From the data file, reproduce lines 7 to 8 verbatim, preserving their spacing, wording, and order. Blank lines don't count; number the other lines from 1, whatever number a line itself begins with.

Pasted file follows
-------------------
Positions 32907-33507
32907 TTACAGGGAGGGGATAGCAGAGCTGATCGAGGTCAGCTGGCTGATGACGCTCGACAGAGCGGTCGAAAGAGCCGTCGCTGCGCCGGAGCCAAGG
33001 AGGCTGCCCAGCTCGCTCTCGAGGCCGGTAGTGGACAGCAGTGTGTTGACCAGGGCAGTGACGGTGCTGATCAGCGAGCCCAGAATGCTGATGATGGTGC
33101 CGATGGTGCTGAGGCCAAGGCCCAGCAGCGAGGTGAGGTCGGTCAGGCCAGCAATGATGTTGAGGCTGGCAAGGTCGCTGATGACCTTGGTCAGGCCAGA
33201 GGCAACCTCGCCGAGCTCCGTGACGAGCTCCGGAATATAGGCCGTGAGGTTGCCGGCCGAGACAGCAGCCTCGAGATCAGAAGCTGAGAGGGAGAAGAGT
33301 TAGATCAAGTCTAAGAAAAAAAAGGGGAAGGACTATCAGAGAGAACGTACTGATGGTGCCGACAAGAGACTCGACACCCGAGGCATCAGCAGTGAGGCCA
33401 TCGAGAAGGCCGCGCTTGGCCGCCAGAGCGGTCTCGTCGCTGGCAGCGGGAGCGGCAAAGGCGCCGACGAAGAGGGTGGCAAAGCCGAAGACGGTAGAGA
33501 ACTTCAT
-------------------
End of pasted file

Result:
33401 TCGAGAAGGCCGCGCTTGGCCGCCAGAGCGGTCTCGTCGCTGGCAGCGGGAGCGGCAAAGGCGCCGACGAAGAGGGTGGCAAAGCCGAAGACGGTAGAGA
33501 ACTTCAT